Russia systematically abducts children from Ukraine, gives them to Russian families
Russia systematically abducts Ukrainian children from the occupied territories, trying to brainwash them and place them with Russian families, according to the Kyiv Independent’s first feature investigative documentary film.
Over 19,000 forcibly deported kids have been identified. But by some estimates, this “stolen generation” may number up to 100,000.
The International Criminal Court has issued arrest warrants for Russian President Vladimir Putin, and Maria Lvova-Belova, Russia's commissioner on child rights for allegedly organizing the abductions.
Russia subverted the social services, medical facilities and children’s centers in Donetsk Oblast, using them in its kidnapping scheme. Children were deported from Donetsk to the other occupied territories and kept in hospitals.
Some were then deported to Russia under the pretext of "recovery," but they were placed with Russian families, camps, or orphanages instead, according to the investigation.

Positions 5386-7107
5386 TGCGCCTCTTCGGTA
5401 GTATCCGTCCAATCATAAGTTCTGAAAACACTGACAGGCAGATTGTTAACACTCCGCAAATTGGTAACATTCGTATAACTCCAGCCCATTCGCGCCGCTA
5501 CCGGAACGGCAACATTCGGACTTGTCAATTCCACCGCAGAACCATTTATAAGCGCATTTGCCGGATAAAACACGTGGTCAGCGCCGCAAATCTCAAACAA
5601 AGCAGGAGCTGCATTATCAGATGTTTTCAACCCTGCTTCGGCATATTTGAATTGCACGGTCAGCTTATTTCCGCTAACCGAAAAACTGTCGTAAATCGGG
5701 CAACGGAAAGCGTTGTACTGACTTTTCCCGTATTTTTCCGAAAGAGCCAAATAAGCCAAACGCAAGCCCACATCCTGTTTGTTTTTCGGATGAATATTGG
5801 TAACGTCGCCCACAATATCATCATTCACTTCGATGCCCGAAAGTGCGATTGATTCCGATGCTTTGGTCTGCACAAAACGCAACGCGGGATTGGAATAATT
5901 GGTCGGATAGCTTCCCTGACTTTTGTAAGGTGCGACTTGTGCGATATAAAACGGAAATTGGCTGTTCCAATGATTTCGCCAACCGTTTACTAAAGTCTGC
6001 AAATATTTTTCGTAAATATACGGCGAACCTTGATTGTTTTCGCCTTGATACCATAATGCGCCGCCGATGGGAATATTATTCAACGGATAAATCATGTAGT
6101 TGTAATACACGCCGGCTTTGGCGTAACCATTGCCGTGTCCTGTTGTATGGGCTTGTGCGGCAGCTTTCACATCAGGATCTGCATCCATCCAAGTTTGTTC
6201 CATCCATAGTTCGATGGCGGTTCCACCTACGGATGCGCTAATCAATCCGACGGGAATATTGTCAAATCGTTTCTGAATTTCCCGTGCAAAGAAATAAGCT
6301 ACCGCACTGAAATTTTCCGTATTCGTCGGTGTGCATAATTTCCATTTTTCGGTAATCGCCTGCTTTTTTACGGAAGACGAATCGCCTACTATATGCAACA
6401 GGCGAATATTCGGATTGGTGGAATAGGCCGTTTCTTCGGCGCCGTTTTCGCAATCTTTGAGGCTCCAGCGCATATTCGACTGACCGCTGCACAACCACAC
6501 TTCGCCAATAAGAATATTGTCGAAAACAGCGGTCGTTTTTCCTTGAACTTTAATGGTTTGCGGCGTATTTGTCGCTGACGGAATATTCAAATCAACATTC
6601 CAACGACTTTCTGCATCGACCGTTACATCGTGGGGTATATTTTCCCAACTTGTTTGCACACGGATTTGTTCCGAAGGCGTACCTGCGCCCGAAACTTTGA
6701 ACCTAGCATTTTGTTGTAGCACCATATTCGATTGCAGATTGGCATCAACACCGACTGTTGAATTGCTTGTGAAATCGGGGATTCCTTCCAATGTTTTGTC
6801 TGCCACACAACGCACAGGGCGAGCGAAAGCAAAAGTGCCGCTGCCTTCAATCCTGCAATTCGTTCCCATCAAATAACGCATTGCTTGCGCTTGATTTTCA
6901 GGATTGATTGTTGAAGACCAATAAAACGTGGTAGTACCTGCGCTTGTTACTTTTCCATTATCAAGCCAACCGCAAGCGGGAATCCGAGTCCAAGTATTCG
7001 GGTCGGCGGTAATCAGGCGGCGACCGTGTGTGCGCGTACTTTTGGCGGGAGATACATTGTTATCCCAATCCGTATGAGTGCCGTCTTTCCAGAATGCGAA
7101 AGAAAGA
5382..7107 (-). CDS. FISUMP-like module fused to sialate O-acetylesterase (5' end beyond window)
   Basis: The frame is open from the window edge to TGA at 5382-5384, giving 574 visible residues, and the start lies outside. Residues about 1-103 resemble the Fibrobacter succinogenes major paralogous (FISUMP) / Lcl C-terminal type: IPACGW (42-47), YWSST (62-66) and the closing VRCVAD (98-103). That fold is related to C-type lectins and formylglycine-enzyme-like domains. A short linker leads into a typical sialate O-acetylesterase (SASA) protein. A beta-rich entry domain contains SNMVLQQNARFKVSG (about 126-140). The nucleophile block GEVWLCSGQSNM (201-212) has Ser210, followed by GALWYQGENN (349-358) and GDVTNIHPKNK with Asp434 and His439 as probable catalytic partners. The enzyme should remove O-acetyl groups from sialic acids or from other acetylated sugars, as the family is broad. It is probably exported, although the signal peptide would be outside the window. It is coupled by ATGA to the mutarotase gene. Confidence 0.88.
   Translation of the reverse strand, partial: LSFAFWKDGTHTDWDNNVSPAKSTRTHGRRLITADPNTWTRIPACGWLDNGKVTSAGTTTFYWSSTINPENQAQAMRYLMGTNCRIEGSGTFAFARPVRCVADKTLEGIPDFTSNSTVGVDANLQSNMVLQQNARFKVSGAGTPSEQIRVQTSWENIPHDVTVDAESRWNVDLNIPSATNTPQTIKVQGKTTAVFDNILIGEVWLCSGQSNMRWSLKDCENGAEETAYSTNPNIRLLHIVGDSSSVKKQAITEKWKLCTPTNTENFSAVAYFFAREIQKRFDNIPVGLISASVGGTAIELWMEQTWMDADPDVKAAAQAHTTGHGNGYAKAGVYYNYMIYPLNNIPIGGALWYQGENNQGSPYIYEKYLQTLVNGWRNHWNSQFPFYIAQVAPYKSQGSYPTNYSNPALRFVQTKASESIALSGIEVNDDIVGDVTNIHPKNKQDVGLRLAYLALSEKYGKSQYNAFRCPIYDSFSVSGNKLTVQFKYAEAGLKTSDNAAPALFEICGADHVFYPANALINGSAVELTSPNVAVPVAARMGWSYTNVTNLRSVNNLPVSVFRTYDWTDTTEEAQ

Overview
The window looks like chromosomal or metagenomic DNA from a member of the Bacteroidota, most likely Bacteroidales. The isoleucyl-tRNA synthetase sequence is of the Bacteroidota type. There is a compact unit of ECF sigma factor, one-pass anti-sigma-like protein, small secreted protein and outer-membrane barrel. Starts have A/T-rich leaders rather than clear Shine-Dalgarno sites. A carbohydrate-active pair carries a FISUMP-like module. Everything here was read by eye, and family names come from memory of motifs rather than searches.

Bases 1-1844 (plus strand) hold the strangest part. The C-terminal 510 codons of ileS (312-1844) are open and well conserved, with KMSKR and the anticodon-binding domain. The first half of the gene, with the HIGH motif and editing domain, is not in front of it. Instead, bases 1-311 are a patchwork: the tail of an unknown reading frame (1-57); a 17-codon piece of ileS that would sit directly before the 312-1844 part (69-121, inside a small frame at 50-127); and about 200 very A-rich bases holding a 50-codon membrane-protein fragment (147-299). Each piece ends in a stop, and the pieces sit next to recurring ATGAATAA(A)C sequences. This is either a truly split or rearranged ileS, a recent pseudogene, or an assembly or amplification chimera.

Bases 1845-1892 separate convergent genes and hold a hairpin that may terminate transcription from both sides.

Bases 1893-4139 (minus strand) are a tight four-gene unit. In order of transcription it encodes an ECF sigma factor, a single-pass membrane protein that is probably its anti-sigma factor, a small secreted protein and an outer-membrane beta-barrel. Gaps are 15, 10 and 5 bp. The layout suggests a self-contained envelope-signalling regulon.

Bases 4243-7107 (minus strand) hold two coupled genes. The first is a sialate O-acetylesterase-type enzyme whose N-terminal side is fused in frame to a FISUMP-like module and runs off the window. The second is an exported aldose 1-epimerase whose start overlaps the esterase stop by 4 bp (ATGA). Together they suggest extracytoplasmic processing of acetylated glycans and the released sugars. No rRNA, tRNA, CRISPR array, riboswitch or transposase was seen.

The Kyiv Independent has identified Russian families involved in adopting these children illegally.
Some children managed to return to Ukraine with the help of charitable organizations. But those who still remain in Russia face difficulties in expressing their will to return due to fear and control.
The journalists also identified one Russian family where an abducted Ukrainian child currently resides, with relatives in Ukraine desperate to bring her home.
The Kyiv Independent talked to parents who went to retrieve their children from Russia and the occupied territories.
Despite efforts to return the abducted children, the Russians are resisting, as they consider the children potential witnesses to war crimes. Moscow is refusing to provide lists of abducted children, hindering the volunteers to facilitate their return to Ukraine.
Child abduction and deportation is a severe violation of international human rights law, international humanitarian law, and international criminal law. It is one of the five prohibited acts under the Genocide Convention of 1948.
Alexander Khrebet for The Kyiv Independent